This ambitious group of individuals: Kristen Strope, Emily Pixberg, Hana Maclean, Alex Lincoln, Mark Viola and Tyler Stevens are valley residents who cared enough about helping the camp to not only raise a significant amount of money that will go towards this year’s Camp programs but also put the Camp in the spotlight for an evening. 

The Roaring Fork Leadership program is strengthening the valley with its community focused leadership development program. The ACDHH Board is so grateful to it and this winter/spring team.

In addition, the Aspen Camp of the Deaf and Hard of Hearing would like to extend huge appreciation to Aaron Aeschliman and Katrina Toews of Carbondale and their church’s connection with the Colorado/New Mexico chapter of the Mennonite Disaster Service (MDS). 

Under their leadership and organizational efforts, a group of 30+ individuals, some local from the Roaring Fork Valley, came out for a weekend of service and volunteer work. Their contribution to the Camp’s current projects included moving furniture, ongoing outdoor fire mitigation, deep cleaning, and the literal laying of groundwork for an ADA ramp for future “deafplus” participants attending our programs. 

Deaf high school students in our upcoming Job Skills Training Camp will benefit from the efforts of these volunteers. The Board and its community are grateful to these amazing helping hands.

Karen A. Immerso, Snowmass

Keep open mind to wolf science

I teach college science. It’s rewarding to see a student’s mind expand. 

Like my student from Boulder who views prairie dogs as vermin but was surprised to learn that they create languages with vocabularies of over 100 words (and if you visit them often enough, they’ll name you and will remember your name years after your last visit). Then learning their vital roles in providing food and habitat for the entire grassland ecosystem elicited a strong “wow!” when he realized that removing them from the land impacts the same ecosystem that his family relies upon for water, food and air.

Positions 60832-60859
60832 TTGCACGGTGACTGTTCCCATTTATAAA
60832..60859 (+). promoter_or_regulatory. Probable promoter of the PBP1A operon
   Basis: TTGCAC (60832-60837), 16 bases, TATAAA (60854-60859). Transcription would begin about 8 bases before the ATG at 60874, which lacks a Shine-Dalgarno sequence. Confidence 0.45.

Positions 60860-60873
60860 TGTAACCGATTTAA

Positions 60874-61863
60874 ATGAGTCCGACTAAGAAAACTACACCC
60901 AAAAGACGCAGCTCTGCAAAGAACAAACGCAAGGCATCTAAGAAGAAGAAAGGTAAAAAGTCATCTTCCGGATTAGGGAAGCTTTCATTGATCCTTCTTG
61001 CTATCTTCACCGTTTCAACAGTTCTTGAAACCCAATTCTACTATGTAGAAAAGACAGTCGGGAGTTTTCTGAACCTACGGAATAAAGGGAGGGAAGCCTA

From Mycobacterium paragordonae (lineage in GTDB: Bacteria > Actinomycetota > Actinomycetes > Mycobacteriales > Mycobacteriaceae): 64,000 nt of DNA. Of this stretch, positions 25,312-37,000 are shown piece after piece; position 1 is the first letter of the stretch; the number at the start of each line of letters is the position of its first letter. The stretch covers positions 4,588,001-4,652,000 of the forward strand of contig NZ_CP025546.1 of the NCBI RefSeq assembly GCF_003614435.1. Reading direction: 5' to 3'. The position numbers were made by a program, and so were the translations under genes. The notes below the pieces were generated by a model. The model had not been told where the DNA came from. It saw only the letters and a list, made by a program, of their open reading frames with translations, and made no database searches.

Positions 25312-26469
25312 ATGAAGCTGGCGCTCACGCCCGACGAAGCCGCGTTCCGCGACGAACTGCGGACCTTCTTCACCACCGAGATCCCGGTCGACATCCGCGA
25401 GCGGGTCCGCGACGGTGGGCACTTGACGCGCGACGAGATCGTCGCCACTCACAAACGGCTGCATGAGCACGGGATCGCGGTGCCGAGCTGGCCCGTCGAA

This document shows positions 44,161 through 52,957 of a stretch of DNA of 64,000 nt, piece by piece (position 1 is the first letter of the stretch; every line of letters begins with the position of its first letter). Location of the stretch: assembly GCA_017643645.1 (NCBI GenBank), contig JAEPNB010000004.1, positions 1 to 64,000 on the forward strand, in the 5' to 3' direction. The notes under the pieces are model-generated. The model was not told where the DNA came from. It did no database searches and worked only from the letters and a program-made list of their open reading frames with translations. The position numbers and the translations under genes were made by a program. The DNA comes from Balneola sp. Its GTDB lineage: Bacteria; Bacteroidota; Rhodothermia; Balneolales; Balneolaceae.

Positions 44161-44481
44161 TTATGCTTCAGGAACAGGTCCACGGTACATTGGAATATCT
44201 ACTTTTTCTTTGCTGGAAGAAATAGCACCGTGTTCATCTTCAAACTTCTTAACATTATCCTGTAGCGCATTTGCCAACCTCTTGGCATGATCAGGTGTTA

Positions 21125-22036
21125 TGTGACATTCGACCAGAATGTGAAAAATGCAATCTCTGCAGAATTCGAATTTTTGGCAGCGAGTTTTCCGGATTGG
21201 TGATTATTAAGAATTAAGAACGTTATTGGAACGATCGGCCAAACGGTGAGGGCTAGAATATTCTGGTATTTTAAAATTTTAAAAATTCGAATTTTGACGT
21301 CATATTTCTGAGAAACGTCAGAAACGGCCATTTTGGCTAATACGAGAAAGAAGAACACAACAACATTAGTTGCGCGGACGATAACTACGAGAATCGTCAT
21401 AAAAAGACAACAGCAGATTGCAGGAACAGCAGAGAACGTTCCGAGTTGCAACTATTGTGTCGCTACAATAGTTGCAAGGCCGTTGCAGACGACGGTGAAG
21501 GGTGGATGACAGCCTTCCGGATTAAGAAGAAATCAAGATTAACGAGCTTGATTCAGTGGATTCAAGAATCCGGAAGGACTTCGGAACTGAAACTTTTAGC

When we keep an open mind to science, our paradigm shifts. It becomes less about reading sensationalized click bait and more about our species’ relationship to the webs and cycles that connect all living and nonliving parts of the planet; and we rely on these connections for everything we do — yes, even the economy too. So, as you read the news about wolves in Colorado, I ask you to keep an open mind to the science. Don’t let false narratives and centuries of myth feed your primal fear — we are not on their menu. They won’t sneak into grandma’s house or huff and puff and blow your house down. 

Seek out the decades of science that show apex predators are vital to an ecosystem. Hear from ranchers who understand this, especially in the Great Lakes states (where wolves were never extirpated). For example, in 2014-15, the USDA found that wolves were responsible for just 0.89% of cattle and sheep losses in these states. 

Whether you believe climate change is human-caused or not, you recognize the climate is changing, and our future will bring more extremes. Wolves have the power to help buffer our water quality and quantity, our air quality, our loss of biodiversity, and our overall quality of life — yes, even our economy, too — against the oncoming environmental consequences of our species. Wow! Aldo Leopold once said, “Only the mountain has lived long enough to listen objectively to the howl of a wolf.” I beg you, as wolves are introduced into our mountain ranges, to think like a mountain.

Sarah R. Gordon, Glenwood Springs